Fido may be man’s best friend, but between 4.5 million and 5 million people suffer from dog bites each year in the United States. Almost 1 in 5 people bitten by dogs require medical attention. Children are, by far, the most common victims of dog bites and are far more likely to be severely injured.
Dog bites can cause disfigurement, nerve damage, permanent scarring, amputations, puncture wounds, and infections if not properly treated. Tragically, some dog bites are fatal. The shock of the attack and the resulting injuries may also cause psychological damage including post-traumatic stress disorder (PTSD). In 2015, the average cost paid out for dog bite claims nationwide was $37,214.
If a dog bites you in South Carolina, you have rights. Laws are on your side when seeking compensation from the dog’s owner to pay for your injury-related bills. Dog bite victims can receive compensation for their medical bills as well as any lost wages that occur when their injuries result in time off work or decreased earnings. Victims may also be able to recover compensation for physical pain and suffering as well as emotional distress.
South Carolina Dog Bite Law
In many states, dog owners are protected (to some degree) from liability the first time their dog injures someone if they had no reason to believe the dog was dangerous. This is often called a “one bite” rule.” The South Carolina Supreme Court abandoned the “one bite” rule in1985 in the case of Hossenlopp v. Cannon, 285 S.C. 367 (1985). The Hossenlopp case, and decisions that follow it, make the owner of the dog “strictly liable” for personal injuries caused by the dog. Therefore, in South Carolina, unlike many other states, a dog owner will be held responsible in a dog bite case regardless of the animal’s past behavior. Of course, if the victim was trespassing, provoking the dog, or r otherwise breaking the law in South Carolina, these facts could affect the ability to recover.
In South Carolina, a dog owner may be held liable for injuries caused by the animal if:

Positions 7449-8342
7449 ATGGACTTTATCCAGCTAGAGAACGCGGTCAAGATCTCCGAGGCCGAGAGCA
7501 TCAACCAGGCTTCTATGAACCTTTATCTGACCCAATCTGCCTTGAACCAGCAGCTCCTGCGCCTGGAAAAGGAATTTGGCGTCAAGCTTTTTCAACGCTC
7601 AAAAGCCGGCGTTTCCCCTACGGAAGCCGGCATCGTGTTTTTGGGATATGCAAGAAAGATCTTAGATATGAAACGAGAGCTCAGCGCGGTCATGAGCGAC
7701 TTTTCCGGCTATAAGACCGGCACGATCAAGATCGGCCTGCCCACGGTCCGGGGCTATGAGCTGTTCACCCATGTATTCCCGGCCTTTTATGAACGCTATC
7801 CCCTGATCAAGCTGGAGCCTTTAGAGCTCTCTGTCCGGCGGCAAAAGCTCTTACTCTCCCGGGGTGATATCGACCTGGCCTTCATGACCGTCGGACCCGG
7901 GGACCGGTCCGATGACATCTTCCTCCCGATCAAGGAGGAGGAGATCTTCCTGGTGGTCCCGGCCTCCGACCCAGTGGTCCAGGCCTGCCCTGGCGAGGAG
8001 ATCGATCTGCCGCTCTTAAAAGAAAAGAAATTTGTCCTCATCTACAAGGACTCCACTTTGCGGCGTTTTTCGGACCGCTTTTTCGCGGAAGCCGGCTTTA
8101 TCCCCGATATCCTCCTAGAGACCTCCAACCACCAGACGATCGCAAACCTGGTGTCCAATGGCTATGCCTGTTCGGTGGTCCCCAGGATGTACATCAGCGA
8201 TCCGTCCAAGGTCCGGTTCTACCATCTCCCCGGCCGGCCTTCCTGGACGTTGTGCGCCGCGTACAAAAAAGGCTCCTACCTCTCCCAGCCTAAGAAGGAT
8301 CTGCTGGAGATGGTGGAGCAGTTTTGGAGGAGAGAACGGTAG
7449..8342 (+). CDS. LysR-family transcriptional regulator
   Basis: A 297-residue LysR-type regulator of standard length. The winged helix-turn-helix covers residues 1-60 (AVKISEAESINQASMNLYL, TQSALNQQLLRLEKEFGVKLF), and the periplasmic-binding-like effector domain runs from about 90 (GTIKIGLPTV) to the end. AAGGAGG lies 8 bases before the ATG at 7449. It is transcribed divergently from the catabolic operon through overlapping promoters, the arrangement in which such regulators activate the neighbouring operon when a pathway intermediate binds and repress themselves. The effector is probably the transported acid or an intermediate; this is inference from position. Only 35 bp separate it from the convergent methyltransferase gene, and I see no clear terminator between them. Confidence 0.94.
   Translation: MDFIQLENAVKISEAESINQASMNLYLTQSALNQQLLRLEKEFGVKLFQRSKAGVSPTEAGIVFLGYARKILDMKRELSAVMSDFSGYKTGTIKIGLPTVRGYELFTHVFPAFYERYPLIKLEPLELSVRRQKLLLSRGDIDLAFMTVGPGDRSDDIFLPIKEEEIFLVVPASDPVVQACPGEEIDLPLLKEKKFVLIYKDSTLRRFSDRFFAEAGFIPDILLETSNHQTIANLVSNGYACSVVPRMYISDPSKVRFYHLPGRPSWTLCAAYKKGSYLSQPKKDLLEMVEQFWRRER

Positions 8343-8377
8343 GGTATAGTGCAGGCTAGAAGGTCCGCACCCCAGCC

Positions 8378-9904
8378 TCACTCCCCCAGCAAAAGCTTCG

- The injuries are caused when the owner’s dog bites or “otherwise attacks” another person,
- The injured person was in a public place or was lawfully in a private place, and
- The injured person did not provoke the dog.
People other than the dog’s owner may also be held liable for a dog bite. Under the statute, anyone who has “possession and control” over the animal may be liable.
In addition, in South Carolina we also have a “dangerous animal” statute. This means that if a person owns a dog that is likely to pose a danger to humans, the dog must be kept confined in a properly secured and constructed pen or fenced in area. The pen or area must be clearly marked to indicate that the dog is dangerous.
Dog owners are legally responsible in South Carolina when their dog bites someone unprovoked.
COMPENSATION FOR A DOG BITE CLAIM
Many people don’t realize that compensation for a dog bite claim will most often come from the dog owner’s homeowners insurance. However, sometimes the homeowners insurance policy excludes coverage for certain breeds of dog, or limits the amount the insurance company will be required to pay for a dog bite injury. A review of the applicable language in the policy is important to understand your available remedies against the dog owner’s insurance company.
CONTACT THURMOND KIRCHNER & TIMBES TODAY
If you or a family member has been injured in a dog attack, a Charleston Personal Injury Lawyer can help you recover compensation for your injuries. Thurmond Kirchner & Timbes, P.A. has the experience and the resources to build a case against the responsible party to recover full and fair compensation for your immediate and future medical care, plastic surgery, lost wages, and lost earning potential. Our trial lawyers are prepared to present your case to a jury if an appropriate insurance settlement is not reached.
The information provided on this website is intended to help you better understand general information about the law. It is not intended to be legal advice regarding your particular problem or to substitute for the advice of a lawyer. Every case is different, and you should consult a lawyer before applying the information contained herein to any particular circumstance affecting you.